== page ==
Two decades ago, banking where you buy your bread might have seemed strange, but the leaflets for loans and insurance that adorn supermarket checkouts are now as familiar a sight as the groceries on the shelves.
In fact, with trust in traditional financial services providers at rock bottom, adding a credit card or savings account to your shopping basket might seem to make more sense than ever. But do supermarket products deserve a place on your financial shopping list?
Supermarket general insurance
We obtained quotes for car and home insurance, using three different scenarios for each type, and also ran quotes on three comparison sites using the same details.
If price is your main consideration, there are cheaper alternatives to supermarket policies. For example, in our high-risk scenario, Tesco’s car insurance was 451% higher than the cheapest comparison site quote we found.
Shopping for insurance isn’t just about price – you’ll also need cover that meets your needs. We assess the quality of providers’ standard car and home insurance policies to generate Which? policy scores. Asda, Sainsbury’s and Tesco all score below average for their policies.
Only John Lewis’ car insurance policy achieves a score that’s well above average. All of the supermarkets, except Asda Money and Sainsbury’s, score above average for the quality of both their buildings and contents insurance.
Go further: visit our car insurance reviews to find out how major policies are rated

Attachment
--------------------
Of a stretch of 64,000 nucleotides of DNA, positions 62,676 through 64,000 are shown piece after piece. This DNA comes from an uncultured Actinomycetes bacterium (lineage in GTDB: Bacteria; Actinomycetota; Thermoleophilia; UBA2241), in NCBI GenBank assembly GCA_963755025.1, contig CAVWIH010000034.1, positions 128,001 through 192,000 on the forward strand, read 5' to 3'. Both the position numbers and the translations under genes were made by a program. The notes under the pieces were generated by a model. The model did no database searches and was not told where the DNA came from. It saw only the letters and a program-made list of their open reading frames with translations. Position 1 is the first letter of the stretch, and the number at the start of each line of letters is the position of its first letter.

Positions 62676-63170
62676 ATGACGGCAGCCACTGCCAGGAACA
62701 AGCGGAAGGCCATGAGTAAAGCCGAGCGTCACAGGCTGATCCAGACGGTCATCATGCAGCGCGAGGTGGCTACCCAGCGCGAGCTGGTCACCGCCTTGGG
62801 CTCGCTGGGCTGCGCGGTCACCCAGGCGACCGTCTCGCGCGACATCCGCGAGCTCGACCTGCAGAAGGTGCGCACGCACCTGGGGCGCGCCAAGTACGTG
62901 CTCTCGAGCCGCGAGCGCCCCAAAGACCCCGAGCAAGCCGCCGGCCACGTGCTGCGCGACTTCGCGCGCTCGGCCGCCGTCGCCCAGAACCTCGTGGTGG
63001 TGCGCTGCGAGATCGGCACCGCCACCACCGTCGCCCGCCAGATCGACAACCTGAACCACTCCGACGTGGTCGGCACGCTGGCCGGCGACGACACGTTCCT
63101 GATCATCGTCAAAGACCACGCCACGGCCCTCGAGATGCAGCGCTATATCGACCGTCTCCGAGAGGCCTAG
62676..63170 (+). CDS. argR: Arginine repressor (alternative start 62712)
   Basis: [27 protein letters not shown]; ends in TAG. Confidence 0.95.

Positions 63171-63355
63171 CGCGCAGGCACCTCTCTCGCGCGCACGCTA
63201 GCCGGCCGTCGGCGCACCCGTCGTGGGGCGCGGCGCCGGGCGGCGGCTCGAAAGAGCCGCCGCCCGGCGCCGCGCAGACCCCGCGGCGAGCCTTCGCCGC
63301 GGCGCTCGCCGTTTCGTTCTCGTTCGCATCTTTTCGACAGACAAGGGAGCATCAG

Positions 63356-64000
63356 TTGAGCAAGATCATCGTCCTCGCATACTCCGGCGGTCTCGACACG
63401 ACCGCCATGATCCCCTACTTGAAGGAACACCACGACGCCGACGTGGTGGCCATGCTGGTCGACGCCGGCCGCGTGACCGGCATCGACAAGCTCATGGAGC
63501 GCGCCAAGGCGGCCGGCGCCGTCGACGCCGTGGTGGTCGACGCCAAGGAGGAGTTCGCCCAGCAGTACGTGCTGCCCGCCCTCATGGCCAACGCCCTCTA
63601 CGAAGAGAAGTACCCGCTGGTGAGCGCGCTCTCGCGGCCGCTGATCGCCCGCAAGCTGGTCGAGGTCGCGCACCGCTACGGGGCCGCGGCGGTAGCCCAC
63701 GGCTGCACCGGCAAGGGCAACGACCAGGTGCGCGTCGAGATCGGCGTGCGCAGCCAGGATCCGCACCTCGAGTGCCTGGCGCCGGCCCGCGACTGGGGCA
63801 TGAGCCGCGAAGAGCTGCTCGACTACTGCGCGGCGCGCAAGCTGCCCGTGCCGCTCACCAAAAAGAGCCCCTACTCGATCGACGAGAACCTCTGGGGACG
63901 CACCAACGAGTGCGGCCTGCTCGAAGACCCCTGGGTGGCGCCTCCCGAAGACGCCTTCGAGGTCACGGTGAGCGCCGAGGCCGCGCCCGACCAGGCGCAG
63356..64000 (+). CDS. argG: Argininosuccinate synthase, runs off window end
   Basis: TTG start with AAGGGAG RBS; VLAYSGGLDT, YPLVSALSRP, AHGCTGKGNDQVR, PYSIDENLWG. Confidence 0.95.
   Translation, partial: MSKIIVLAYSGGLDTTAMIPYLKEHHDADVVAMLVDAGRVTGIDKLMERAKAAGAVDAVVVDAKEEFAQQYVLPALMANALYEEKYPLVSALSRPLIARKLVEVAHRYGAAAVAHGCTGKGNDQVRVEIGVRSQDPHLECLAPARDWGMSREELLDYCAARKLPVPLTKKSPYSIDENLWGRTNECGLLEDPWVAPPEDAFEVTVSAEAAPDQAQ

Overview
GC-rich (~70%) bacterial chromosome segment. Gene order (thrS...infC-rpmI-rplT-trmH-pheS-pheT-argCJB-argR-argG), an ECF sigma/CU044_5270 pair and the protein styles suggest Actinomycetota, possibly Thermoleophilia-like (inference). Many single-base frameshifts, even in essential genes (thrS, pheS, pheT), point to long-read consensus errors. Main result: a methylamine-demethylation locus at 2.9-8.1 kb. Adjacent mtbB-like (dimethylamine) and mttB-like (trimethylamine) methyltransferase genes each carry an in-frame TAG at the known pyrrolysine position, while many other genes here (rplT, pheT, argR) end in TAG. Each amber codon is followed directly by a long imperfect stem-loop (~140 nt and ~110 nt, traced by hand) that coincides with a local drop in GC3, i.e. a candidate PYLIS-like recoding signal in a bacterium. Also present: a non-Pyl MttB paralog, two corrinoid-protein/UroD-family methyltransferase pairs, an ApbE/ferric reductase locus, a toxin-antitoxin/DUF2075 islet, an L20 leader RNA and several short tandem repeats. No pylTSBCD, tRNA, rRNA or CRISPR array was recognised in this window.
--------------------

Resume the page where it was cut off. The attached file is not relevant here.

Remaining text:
Supermarket personal loans
If you’re looking to borrow a lump sum over a fixed period, you could do worse than adding a supermarket loan to your shopping basket. M&S, Sainsbury’s and Tesco are regular fixtures in our Best Buy tables for loans of £5,000 and £10,000.
Sainsbury’s is particularly competitive for both smaller and larger loans, charging just 5.7% on £5,000 paid off over three years, and 4.9% on £10,000 paid off over five years.
Go further: see our round-up of the cheapest personal loans on the market to help you find the best deal.
Supermarket savings accounts
While savings rates remain pitifully low across the board, most supermarket accounts beat average rates and several are among the best of a bad bunch. Tesco’s Internet Saver and Sainsbury’s Extra Saver, for example, feature in our best rate table for instant access accounts – both paying 1.3% AER.
However, Tesco’s account includes a 12-month bonus of 0.55%, meaning you’ll need to move your money after a year to maintain a competitive return. But even without the bonus, this account has paid an above-average rate for three years, making it one of the most consistent instant access savings accounts.
Go further: don’t let your savings languish in an uncompetitive account – see our best-rate savings accounts
Supermarket credit cards
If you regularly shop with one particular retailer, a reward card could make financial sense. Most supermarket credit cards offer the equivalent of 1% cashback for in-store purchases, and between 0.1% and 0.5% on purchases made elsewhere. But the rewards are paid in loyalty points that can only be redeemed in store or with selected partners.
Supermarket credit cards pale in comparison with the most generous reward card currently on the market from House of Fraser, which pays 3% on in-store purchases and 1% elsewhere. But, again, you’re limited to spending your rewards in store. You’d be better off swapping a supermarket card for the best-rate cashback card – provided by American Express – which pays 1.25% on all purchases and a 5% introductory rate capped at £125 for the first three months.
Remember that cashback and reward cards are only worth considering if you pay off your credit card bill in full each month, because otherwise the interest will soon outweigh the rewards earned.
Go further: find the best credit card for you by taking a look at our credit card reviews